Ecclesiasticus 4:28

"Fight to the death for truth, and the Lord God will war on your side."

Ora pro nobis,

Most Blessed Virgin Mary, St. Francis de Sales, St. Thomas Aquinas, and St. Dominic. Amen.

Friday, November 29, 2013

Proving the Existence of God: St. Thomas Aquinas’ “Five Ways” Examined (Part 5)

Conclusion: Psalm 14:1
G.K. Chesterton once said, "If a thing is worth doing, it's worth doing badly." I hope that I have been able to contribute some small amount to a greater understanding of St. Thomas' proofs of God's existence. Where my eloquence and erudition have failed, I hope the grace of God and the open minds of my readers will supply my defects.

Christopher Hitchens, the famous atheist, opined regarding the Five Ways, that even if they did prove the existence of a deity, that the bulk of the work still lies ahead of us. The proofs show us that a God exists, but they don't tell us anything about that God. To this I make two replies: the first is simply to agree with Mr. Hitchens. After all, St. Thomas' proofs for God are written in Part 1, Section 2, Article 3 of his expansive three-volume Summa Theologica. While the arguments take about a page to articulate, the work of coming to know Who this God is, what He is like, and how we are to relate to Him goes far beyond simply establishing that He exists. Certainly no one could claim otherwise. Atheists, of course, don't deny the existence of a particular God, however, but the possibility of any God, whatsoever.

On the other hand, however, the Five Ways do still reveal a lot about the identity and characteristics of the God which they set out to prove. From the first three Ways, we see that God is omnipotent, the effective power behind all existence and action in this universe. From the Fifth Way, we recognise that God is also omniscient, the supreme Intelligence. The Fourth Way, though, really fleshes things out, for in it we find that God is entirely simple, not made of parts, but utterly One. That unity is infinite, and contains within it intrinsically all perfection—all truth, beauty, goodness, life, justice, wisdom, and all the perfections there are, which, when brought to their infinite fullness are all one, and are God. Perfect, infinite truth is perfect, infinite goodness, which is perfect infinite beauty, which is perfect, infinite Love. As such, the logical conclusion of the Five Ways does not merely bring us to an abstract notion of a deity, but very and specifically close to the deity that the Christians worship.

That God is infinite, moreover, rules out the possibility of polytheism, because if there is more than one God, then they cannot be infinite. There must be some limit that distinguishes them. Since God is infinite, He must be the only God. Anything finite must be a lesser, created being, or simply a fiction. St. Thomas' proofs leave no other option. This is why I said in my introduction, that the atheist's accusation that he and I are both atheists, the only difference being that he believes in one less God than I do, but for the same reasons, is completely false. Because of reason, I believe in an infinite, all-powerful, all-knowing, loving God. No others need apply. My belief in this God is the reason I disbelieve in all the others.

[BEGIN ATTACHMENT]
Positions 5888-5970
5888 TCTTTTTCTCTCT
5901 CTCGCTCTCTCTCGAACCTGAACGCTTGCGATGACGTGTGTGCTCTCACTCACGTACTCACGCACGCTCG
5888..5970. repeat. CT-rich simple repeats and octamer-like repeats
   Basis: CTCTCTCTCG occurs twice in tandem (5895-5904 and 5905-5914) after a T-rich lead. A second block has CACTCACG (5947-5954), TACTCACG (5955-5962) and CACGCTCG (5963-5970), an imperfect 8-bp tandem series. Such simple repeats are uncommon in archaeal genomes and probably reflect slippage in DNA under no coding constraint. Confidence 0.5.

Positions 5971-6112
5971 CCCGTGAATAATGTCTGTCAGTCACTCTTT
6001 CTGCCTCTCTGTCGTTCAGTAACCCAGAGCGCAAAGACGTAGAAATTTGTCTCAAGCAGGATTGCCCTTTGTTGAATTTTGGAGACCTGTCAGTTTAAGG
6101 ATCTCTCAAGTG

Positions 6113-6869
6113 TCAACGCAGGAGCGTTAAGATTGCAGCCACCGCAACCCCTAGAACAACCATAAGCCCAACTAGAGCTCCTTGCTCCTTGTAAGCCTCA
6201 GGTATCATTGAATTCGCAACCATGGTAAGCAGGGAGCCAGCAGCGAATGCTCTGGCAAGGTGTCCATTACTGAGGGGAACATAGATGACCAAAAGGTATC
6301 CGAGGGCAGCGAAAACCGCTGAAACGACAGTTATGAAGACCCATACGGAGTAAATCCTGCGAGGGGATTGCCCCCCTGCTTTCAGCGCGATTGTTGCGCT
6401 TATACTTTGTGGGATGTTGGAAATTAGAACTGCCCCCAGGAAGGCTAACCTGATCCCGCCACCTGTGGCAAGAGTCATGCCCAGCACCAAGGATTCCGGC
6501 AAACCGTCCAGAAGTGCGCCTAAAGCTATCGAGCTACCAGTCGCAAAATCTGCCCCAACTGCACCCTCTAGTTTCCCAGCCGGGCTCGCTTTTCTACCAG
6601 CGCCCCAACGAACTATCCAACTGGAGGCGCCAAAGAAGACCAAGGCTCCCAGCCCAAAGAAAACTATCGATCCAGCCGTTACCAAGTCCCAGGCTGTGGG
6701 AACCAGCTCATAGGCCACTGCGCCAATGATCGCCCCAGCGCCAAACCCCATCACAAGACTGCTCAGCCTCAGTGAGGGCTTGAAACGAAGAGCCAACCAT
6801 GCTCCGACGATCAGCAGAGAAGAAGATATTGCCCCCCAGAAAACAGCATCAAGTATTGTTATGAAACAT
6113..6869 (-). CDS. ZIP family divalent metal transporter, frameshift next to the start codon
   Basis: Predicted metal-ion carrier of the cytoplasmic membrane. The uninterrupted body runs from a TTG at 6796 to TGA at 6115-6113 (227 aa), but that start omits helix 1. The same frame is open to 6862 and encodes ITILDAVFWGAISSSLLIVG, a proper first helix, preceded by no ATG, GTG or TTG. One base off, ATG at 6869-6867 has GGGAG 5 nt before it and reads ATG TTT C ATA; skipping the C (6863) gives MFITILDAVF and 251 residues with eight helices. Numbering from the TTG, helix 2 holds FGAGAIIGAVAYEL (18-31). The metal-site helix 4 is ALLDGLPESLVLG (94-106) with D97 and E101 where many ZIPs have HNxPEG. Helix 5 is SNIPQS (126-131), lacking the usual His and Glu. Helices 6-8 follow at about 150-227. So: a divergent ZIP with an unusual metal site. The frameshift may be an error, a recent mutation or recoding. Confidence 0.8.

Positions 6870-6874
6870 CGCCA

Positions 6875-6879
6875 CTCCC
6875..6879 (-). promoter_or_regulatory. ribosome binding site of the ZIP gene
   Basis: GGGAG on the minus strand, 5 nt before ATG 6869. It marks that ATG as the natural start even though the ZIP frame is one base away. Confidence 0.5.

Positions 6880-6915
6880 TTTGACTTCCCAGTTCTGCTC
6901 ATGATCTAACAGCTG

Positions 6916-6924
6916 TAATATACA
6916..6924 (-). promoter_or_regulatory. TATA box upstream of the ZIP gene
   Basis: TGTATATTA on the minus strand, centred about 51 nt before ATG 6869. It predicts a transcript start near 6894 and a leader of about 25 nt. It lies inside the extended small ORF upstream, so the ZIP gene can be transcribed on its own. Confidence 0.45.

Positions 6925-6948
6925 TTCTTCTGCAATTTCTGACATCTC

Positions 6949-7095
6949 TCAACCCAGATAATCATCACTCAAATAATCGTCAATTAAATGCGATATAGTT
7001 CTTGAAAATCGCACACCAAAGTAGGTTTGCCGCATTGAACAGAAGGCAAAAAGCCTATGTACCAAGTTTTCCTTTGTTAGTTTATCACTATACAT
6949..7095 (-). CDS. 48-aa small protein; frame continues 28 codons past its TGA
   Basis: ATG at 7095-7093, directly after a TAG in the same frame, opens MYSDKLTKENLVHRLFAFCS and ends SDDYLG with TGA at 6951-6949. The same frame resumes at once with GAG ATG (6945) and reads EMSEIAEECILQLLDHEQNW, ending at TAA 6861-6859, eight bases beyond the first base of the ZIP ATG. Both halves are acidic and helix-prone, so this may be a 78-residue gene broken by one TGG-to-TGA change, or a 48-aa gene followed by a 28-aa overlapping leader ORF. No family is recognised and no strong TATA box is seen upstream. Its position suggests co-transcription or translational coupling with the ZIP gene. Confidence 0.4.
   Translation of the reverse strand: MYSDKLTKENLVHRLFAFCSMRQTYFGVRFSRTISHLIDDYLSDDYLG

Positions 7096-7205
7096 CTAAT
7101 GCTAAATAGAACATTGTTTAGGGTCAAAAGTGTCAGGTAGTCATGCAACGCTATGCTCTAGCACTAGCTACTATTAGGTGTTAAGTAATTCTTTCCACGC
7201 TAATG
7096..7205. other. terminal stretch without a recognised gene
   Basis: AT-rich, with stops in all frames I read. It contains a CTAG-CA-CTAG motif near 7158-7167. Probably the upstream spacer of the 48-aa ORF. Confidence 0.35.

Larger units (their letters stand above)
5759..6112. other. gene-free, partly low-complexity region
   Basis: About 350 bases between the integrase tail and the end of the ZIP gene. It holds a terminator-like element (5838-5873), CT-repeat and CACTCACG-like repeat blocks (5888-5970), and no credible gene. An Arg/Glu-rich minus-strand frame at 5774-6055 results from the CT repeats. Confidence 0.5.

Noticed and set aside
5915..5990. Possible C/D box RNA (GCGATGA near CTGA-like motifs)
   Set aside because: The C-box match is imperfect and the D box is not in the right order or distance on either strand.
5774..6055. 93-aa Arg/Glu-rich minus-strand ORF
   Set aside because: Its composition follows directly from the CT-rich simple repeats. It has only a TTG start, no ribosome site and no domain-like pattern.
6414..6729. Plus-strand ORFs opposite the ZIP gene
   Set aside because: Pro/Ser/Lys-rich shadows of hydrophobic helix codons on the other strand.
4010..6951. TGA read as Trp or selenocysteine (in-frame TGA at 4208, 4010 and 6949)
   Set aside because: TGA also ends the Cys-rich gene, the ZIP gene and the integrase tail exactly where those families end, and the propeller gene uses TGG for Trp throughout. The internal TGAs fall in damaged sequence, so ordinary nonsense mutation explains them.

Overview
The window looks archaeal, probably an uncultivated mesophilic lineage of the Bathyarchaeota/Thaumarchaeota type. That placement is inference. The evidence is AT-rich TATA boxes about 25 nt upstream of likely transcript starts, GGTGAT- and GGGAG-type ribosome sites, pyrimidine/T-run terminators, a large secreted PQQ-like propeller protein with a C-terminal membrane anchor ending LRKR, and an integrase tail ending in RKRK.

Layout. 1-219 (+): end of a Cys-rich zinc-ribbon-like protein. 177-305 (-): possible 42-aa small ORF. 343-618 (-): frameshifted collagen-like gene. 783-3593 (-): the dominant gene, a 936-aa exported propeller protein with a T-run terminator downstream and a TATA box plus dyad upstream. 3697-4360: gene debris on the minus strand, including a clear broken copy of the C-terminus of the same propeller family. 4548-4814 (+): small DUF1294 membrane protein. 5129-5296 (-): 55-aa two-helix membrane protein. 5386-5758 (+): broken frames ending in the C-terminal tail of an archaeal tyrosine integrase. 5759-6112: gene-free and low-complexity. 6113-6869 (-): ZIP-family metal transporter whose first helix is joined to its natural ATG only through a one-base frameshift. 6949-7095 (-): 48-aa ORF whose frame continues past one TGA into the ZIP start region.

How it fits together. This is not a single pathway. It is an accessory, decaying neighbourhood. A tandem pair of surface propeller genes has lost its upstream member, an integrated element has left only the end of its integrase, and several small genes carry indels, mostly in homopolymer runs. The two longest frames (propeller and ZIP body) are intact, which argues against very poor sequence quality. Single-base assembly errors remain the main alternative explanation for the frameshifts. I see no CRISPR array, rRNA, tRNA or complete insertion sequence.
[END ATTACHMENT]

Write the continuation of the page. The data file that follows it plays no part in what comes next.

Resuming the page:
I consider this series on St. Thomas' proofs for God to be a challenge, a dare, even, to those who don't believe in God. This past year, I finished off my Bachelor of Religious Education. One of the last classes I took was a philosophy class. The professor, a Protestant, made the claim that God could not be proven to exist—that we could only take His existence on faith, though a faith aided by reason. All the proofs, according to him, were only probabilities. St. Thomas Aquinas felt otherwise about his Five Ways. He believed that his proofs had the same weight that all logical or mathematical proofs have—and I, for my part, agree with him. Incidentally, so does the Catholic Church, which at the first Vatican Council, made it a binding truth of faith that reason alone could bring a person to a sure knowledge of the existence of God (Canon 1 On Revelation).

So the challenge is this: are you open-minded enough to reason through the arguments, and to follow reason to whatever conclusion it arrives at? What arguments can be brought against the Five Ways? Evolution doesn't work against the Fifth Way, of Design, because the very laws of nature themselves did not and could not evolve! Positing an eternal universe that proceeds from "big bang" to "big crunch" to "big bang" again, as Dr. Stephen Hawking suggests, does not work to overthrow the Second Way, of Causality, since St. Thomas himself held that the creation of the world at a particular moment in time was a matter of divine revelation, but not necessitated by philosophy or reason itself. Since his arguments specifically exclude revelation as a factor, they are equally valid whether the universe began yesterday, or whether it has always existed. Adding millions of years of slow processes to the equation, or removing time altogether from it, does nothing to affect the arguments.

Moreover, each argument stands alone. They do not combine to make a cumulative case for the probability of God's existence. Each demonstrates His existence independently of the others. Cumulatively, they reveal more of Who that God is, as we saw above. But thinking you have shot down one argument still leaves four more that must be dismantled as unreasonable or objectionable in some way in order to escape the inescapable conclusion. That is the challenge. That is the dare.